SELECT SocialSecurity FROM EMPLOYEES

UNION

SELECT SocialSecurity FROM BIRTHDAYS;

This would give us a list of social security numbers in each table. Since all are the same in this example, it would be pointless to do this. However, if you had a list of employees from two companies with social security numbers, you could wed the two together to create an entire list of social security numbers.

If we wanted to see a list of all social security numbers, even though they would be duplicates, we would use the UNION ALL statement.

 

SELECT SocialSecurity FROM EMPLOYEES

UNION ALL

SELECT SocialSecurity FROM BIRTHDAYS;

Altering Tables

Now that you have made your table, you suddenly decide you want to add some columns and maybe even drop some columns. The ALTER statement allows us to do exactly that.

Let’s say we want to add a column called IQ to our table (they’ve decided to give people salaries based on their intelligence quotient). We’ll need to know the data-type of the column first, in this case, integer.


ALTER TABLE EMPLOYEE ADD IQ Integer(30);

This will add the IQ column to the table.

Now after the president sees the great dip in his salary because of his low IQ, he may ask you (the new the top earner in the company) to delete that column you just made.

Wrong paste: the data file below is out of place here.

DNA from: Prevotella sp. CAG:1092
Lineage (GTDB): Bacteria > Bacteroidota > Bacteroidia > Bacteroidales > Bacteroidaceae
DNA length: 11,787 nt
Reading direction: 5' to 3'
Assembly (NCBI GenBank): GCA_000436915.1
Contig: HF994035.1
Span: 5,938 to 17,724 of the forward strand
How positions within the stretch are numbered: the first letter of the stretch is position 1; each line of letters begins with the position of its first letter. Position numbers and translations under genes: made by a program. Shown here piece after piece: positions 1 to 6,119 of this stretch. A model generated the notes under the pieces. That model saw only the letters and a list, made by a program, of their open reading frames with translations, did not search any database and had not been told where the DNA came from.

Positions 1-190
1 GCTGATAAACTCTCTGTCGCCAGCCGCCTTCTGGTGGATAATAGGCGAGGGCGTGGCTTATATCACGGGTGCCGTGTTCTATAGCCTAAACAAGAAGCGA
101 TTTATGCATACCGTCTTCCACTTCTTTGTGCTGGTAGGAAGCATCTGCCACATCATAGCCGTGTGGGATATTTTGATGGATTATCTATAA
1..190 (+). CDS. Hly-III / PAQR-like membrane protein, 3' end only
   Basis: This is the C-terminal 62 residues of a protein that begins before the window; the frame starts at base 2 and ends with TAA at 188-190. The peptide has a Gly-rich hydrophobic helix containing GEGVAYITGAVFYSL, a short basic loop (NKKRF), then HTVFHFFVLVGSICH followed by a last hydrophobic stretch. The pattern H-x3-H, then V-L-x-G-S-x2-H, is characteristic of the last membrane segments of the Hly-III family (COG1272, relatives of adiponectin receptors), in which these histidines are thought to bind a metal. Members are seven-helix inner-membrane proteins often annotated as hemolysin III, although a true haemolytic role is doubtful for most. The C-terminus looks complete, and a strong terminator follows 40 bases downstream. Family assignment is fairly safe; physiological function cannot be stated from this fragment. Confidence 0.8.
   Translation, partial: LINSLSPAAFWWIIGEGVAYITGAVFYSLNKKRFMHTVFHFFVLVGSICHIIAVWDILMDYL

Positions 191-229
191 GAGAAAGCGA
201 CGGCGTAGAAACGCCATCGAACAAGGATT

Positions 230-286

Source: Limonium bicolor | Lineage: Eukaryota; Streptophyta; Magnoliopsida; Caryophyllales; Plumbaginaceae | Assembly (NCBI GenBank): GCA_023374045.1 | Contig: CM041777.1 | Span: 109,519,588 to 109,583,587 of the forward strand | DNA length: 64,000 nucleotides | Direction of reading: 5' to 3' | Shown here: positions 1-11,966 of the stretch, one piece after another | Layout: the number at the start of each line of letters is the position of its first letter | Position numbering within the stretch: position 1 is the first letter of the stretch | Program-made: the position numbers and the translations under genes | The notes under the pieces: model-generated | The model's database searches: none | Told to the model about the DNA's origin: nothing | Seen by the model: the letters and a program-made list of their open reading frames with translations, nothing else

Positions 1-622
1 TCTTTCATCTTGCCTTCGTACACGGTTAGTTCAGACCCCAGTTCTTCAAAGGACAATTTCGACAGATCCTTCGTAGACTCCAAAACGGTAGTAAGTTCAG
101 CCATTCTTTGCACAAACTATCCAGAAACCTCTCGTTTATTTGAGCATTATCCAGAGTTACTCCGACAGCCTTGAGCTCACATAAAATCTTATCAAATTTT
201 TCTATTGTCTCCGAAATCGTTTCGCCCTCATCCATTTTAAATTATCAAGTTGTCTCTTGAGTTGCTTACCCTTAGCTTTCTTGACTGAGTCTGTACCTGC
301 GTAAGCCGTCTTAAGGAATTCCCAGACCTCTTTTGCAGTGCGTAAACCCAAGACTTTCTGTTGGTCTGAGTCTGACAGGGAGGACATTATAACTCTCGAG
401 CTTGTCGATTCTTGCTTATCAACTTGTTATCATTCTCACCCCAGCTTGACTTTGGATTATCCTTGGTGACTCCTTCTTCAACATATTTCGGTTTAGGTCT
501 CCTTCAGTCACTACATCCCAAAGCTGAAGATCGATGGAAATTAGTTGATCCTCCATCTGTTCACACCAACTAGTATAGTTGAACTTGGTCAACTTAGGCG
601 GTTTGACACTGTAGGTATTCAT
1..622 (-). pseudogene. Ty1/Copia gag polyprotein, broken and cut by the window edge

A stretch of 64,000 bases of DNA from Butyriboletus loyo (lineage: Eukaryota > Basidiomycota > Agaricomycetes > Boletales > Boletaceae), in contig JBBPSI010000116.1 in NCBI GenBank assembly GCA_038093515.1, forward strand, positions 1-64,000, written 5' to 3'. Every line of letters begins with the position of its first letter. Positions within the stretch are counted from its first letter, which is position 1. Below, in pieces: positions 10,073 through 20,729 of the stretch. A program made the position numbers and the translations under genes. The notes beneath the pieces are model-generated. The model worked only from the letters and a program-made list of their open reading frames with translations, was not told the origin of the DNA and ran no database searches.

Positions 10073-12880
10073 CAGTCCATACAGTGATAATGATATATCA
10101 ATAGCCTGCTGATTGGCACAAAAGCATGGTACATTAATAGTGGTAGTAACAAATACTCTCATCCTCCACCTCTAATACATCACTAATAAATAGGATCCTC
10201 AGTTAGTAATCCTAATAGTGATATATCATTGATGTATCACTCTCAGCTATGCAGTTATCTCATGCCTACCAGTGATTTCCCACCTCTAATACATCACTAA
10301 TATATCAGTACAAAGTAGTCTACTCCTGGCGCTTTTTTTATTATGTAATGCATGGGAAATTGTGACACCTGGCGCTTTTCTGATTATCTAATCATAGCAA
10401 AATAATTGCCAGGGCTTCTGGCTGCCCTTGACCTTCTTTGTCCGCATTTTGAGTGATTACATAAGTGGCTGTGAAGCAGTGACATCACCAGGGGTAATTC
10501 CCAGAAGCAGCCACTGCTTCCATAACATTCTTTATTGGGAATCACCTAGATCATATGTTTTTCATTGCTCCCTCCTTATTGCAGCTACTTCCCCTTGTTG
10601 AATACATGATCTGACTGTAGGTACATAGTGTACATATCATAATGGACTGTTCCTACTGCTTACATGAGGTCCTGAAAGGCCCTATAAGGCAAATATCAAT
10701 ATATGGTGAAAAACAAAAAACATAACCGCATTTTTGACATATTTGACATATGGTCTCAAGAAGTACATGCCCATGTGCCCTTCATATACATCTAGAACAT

Not a problem. Well. Aside from the impending dip in your salary.


ALTER TABLE EMPLOYEE DROP COLUMN IQ;

{mospagebreak title=And along came baby}

Now that we’ve wedded some tables in unholy matrimony and made some babies, let’s add to our amazing powers and learn the CREATE statement.

With the CREATE statement you can create new tables and even an entirely new database. Before we do however, let’s discuss data types.

In short, the data type defines what sort of data a column can hold. If you signify that a field is a date field, and try to enter text into that field, your database will yell at you. Everything has a place, and put the proper things there. And close the door. What, were you born in a barn?

The following table shows the different data types available.

Data Type

Function

CHAR

For character strings with a fixed-length

VARCHAR

For character strings with variable lengths

INT

For integer numbers

Numeric

For holding numbers with decimals

Float

For numbers with floating points

Date

For dates

Time

For times

TIMESTAMP

For dates and times

INTERVAL

For holding time intervals